The Obama administration had stalled in approving the fast-growing salmon for more than five years amid consumer concerns about eating genetically modified foods. But the agency said Thursday the fish is safe to eat.
"There are no biologically relevant differences in the nutritional profile of AquAdvantage Salmon compared to that of other farm-raised Atlantic salmon," the agency said in announcing the approval.
AquAdvantage Salmon is engineered by the Massachusetts-based company AquaBounty. Ron Stotish, the company's CEO, said in a statement that the fish is a "game changer that brings healthy and nutritious food to consumers in an environmentally responsible manner without damaging the ocean and other marine habitats."
The fish grows twice as fast as normal salmon, so it reaches market size more quickly. It has an added growth hormone from the Pacific Chinook salmon that allows the fish to produce growth hormone all year long. The engineers were able to keep the hormone active by using another gene from an eel-like fish called an ocean pout that acts like an "on" switch for the hormone. Typical Atlantic salmon produce the growth hormone for only part of the year.
Bernadette Dunham, director of the FDA's Center for Veterinary Medicine, said the agency "has thoroughly analyzed and evaluated the data and information" submitted by AquaBounty. To approve an engineered animal for human consumption, the agency reviews a company's data and must determine that the food is safe to eat, that the engineering is safe for the fish and that the company's claim — in this case, faster growth — is accurate.
Because there are no material differences between an engineered and a normal salmon, the FDA says the law does not require the fish to be labeled as engineered. That means once the salmon reach stores, consumers may not even know they are eating them. AquaBounty says that genetically modified salmon have the same flavor, texture, color and odor as the conventional fish.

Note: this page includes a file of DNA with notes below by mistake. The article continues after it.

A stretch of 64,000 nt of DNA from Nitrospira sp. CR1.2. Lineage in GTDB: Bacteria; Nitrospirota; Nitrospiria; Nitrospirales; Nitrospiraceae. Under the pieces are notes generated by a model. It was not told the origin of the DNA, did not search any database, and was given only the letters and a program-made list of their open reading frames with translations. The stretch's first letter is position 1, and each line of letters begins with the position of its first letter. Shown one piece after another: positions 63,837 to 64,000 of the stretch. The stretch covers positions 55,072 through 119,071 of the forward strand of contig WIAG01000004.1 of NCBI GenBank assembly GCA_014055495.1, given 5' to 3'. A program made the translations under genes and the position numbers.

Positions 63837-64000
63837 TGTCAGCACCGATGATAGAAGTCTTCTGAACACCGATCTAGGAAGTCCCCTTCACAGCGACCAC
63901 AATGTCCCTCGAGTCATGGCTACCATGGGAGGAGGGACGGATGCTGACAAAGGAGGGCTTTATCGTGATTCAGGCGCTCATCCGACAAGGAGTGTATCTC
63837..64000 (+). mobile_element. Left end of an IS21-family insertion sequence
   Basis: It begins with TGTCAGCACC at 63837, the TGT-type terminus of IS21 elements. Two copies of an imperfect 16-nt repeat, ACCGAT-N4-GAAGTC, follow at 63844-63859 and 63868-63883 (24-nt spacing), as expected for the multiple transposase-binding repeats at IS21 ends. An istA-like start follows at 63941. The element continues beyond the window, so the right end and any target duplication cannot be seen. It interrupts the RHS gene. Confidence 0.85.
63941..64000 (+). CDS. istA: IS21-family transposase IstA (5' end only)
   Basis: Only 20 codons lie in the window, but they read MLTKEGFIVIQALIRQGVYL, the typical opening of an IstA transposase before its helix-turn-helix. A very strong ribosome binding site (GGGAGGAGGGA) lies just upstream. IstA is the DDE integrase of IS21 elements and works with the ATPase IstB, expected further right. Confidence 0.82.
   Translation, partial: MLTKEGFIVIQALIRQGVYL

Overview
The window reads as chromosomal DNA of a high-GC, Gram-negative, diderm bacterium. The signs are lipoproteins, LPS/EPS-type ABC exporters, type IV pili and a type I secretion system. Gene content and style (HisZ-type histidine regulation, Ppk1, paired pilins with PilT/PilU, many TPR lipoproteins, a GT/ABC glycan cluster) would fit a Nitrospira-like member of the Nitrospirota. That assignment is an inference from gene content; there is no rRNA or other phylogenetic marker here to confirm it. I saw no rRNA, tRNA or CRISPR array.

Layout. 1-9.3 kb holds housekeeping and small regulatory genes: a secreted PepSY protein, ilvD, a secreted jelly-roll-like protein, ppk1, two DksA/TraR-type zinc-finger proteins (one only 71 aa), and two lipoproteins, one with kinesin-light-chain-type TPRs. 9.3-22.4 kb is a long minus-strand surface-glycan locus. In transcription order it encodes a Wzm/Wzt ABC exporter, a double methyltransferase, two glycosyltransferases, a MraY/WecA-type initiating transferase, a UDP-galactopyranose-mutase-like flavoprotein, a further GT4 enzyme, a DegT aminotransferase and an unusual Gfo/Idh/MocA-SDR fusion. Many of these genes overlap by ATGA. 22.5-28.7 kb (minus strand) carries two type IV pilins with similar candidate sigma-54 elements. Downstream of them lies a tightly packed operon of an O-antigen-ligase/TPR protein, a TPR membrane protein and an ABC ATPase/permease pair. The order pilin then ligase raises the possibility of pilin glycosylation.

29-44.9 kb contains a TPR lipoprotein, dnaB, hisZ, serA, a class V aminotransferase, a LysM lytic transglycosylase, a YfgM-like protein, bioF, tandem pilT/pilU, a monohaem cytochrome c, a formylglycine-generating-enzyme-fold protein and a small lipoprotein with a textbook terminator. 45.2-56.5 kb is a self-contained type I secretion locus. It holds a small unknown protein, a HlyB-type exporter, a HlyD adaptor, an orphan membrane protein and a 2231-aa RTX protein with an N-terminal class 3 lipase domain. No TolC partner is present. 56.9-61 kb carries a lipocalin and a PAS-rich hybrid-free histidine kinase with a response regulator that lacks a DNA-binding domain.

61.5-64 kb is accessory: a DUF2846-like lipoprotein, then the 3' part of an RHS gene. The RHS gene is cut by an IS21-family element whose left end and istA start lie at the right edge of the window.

The FDA released separate guidance Thursday that would set guidelines for retailers that do want to label the salmon as engineered.
Under pressure from activists who oppose genetically modified foods, some retailers have pledged not to sell the salmon at all. And it's still unclear whether the public will have an appetite for the fish. Genetic engineering is already widely used for crops, but the government until now has not allowed the consumption of modified animals. Although the potential benefits and profits are huge, some people have ethical qualms about manipulating the genetic code of other living creatures.
Critics call the modified salmon a "frankenfish." They worry that it could cause human allergies and the eventual decimation of the natural salmon population if it escapes and breeds in the wild.
"There's no place on our dinner plates for genetically engineered fish," said Lisa Archer of the environmental advocacy group Friends of the Earth. "We will continue to work to ensure the market, from grocery retailers to restaurants, continues to listen to majority of consumers that don't want to eat this poorly studied, unlabeled genetically engineered fish."
The salmon has also faced opposition in Congress. Alaska Sen. Lisa Murkowski, a Republican, has vehemently opposed the approval, saying the engineered salmon could harm her state's wild salmon industry. She called the FDA's approval "potentially disastrous" and said she will swiftly push legislation to mandate labeling of the modified fish.
The FDA said the fish "would not have significant environmental impact." The agency said the salmon can only be raised in land-based, contained hatchery tanks in two facilities in Canada and Panama, and that other facilities in the U.S. or elsewhere cannot breed the salmon for human consumption.
The agency said that there are "multiple and redundant levels of physical barriers" in the facilities to prevent the escape of fish. The fish would be bred to be female and sterile, so if any did escape, they would not be able to breed.